List of Favorite Things (May 2022)

List of Favorite Things: May 2022 (#1)

I love writing Some Small Things, but it’s not a useful blog. I don’t give advice. And I don’t offer information. I just tell small stories about small things.

Yet the main reason I read other people’s blogs is to get advice and information. Especially from travel blogs. And hiking ones. Or financial independence sites.

Sometimes, but not often, I read blogs for the writing, no matter the topic. For example, I read a mountain climbing blog, The Dihedral, because the writing is great. But I will never, ever climb a mountain.

All this to say, I’d like to try to share a little information.

One of the benefits of writing this blog is that I see (and hear, etc.) more things now. So at the end of each month, I’ll share a small list of three favorites.

Here is a list of favorite things from May.

Blog Post That Made Me Laugh Out Loud:

23 Corporate Bullshit Phrases That Should Be Abandoned Immediately by CityFrugal

Corporate jargon drives me mad. Have you noticed that everything is resonating with everyone these days? In any event, should you want to go down a jargon rabbit hole, check out this BS Generator and this Corporate BS Generator that generate corporate phrases in seconds to impress. (Think competently build next-generation potentialities or anything with the word synergy.)

In all seriousness, CityFrugal is a blog with a refreshing take on the FI (financial independence) movement. The writing dazzles, and the humor is addictive. I devoured half the site in one sitting.

New Hobby:


Geocaching is a form of treasure hunting. Cachers use their GPS to find hidden objects all around the world. Once an object is located, the cacher signs a mini-scroll and then logs the find in the Geocaching app.

Geocaching for beginners 🙂

In my first week, I found eight caches and did not find six. In the process, I almost fell off a cliff, grabbed a massive cockroach-looking larva bug, was stared at by people not geocaching, and climbed into thorny bushes. I’ve also averaged 16,000 steps on my outings. It’s good exercise and satisfies my desire for challenge and being part of something a little odd.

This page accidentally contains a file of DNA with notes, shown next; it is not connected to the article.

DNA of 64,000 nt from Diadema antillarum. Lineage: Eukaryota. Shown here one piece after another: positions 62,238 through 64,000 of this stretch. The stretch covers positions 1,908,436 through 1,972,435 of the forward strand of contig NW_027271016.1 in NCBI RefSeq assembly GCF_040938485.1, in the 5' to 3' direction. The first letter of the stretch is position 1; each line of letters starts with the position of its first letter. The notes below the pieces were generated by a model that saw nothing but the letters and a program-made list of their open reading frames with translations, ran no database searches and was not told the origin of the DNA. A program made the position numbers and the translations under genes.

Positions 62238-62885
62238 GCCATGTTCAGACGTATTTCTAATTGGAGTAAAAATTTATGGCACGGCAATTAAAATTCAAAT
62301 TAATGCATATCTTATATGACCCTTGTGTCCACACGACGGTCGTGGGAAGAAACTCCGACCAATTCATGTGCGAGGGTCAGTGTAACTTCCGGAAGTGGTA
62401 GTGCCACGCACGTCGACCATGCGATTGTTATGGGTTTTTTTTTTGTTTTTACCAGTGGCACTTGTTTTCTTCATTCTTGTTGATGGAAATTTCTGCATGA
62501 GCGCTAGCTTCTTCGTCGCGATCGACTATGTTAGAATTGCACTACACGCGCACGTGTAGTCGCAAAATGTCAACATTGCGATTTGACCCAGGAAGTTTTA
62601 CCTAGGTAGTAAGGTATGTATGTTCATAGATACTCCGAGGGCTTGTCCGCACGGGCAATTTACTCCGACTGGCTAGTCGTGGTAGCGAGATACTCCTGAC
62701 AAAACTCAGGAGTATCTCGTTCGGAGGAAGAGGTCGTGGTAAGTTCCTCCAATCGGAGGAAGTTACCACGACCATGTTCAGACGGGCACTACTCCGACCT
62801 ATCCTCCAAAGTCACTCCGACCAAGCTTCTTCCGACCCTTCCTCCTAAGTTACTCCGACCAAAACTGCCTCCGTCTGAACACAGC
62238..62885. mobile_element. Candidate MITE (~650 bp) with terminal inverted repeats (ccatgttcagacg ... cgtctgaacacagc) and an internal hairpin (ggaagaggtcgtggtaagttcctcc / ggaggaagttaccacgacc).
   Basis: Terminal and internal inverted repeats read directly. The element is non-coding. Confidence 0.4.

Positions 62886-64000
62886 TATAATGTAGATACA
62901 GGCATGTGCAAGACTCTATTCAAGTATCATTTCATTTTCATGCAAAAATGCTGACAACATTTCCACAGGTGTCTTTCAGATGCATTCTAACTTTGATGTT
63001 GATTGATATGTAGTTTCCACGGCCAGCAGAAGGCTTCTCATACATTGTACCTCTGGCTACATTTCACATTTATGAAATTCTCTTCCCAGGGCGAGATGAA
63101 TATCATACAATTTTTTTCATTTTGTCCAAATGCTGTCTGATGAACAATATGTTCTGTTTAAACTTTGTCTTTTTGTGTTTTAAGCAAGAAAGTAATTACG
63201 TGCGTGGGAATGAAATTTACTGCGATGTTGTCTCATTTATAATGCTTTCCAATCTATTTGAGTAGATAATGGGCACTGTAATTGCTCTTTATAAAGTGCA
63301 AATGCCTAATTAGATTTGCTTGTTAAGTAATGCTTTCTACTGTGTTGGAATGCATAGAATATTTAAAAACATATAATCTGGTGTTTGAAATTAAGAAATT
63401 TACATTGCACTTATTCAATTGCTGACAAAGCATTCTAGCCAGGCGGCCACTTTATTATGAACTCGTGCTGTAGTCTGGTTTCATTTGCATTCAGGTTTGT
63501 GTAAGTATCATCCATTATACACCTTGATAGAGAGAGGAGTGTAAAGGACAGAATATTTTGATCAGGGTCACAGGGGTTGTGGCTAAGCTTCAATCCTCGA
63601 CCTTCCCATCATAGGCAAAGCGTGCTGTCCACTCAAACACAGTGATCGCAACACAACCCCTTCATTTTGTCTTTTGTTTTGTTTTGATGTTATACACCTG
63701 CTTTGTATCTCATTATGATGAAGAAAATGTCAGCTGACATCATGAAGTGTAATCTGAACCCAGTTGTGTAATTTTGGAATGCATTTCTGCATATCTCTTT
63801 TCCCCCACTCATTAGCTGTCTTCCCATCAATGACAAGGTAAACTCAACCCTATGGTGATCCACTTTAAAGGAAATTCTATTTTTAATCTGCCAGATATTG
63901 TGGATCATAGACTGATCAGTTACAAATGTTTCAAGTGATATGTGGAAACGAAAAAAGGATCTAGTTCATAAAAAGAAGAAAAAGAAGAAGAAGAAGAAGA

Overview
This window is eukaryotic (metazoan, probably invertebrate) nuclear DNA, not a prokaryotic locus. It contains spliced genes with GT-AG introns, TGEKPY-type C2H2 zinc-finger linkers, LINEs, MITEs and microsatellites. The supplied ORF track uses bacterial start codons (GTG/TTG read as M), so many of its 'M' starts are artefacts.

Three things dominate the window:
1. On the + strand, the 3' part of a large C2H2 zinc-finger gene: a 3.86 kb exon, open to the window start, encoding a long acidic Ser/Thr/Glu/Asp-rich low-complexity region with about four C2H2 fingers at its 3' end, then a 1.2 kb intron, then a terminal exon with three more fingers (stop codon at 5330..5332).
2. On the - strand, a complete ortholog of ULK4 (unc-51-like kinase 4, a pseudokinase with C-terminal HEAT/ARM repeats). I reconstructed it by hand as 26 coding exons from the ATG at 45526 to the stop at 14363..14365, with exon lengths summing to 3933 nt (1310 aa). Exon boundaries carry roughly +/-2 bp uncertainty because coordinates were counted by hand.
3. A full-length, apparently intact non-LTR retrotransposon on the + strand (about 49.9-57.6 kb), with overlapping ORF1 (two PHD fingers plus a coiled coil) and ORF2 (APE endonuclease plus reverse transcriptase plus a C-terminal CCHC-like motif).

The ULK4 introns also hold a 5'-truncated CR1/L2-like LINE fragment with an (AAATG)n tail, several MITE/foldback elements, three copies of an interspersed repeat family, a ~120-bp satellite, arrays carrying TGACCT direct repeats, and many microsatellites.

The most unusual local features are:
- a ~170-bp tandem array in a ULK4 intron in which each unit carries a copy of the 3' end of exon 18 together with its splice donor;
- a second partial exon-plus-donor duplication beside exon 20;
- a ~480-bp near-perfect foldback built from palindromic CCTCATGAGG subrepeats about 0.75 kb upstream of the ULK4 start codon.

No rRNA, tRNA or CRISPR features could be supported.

If you live in New York, there’s a New York State Parks Geocache Challenge on right now through November. If you want to play, here’s the form for the Taconic Region (there are other NYS challenges in other regions, too).

Nature Walk in Connecticut:

Greenwich Audubon Center.

Greenwich Audubon Center is a short drive from Westchester or NYC and features a small museum with snakes, frogs, and bees as well as beautiful nature trails that surround a lake. On a Saturday afternoon, the grounds were blissfully empty — we only encountered a few families along the pathways, including a small child who warned us not to eat the poisonous mushrooms. Foliage is lush and diverse, including large lettuce leaves that line some of the trails.

Greenwich Audubon Center - Big Lettuce
Greenwich Audubon Center

Admission is free, and the center hosts a number of bird-watching and other nature events. You can picnic on the lawn — either at a table or in the Adirondack chairs, which I made my peace with on this outing. Since childhood, I have been vehemently and irrationally anti-Adirondack chair, but our picnic was so pleasant, it changed my mind.

That’s all for May! Now over to you — do you geocache? Read CityFrugal? Have you visited Greenwich Audubon? I’d love to hear from you!

Say some things.

Thanks for reading! If you enjoyed this list, you might like this post about walking over the Tappan Zee bridge or this one on small, meaningful gifts.

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  1. I respect everything that you have written in this blog. Please continue to provide wisdom to more people like me.

Say some things.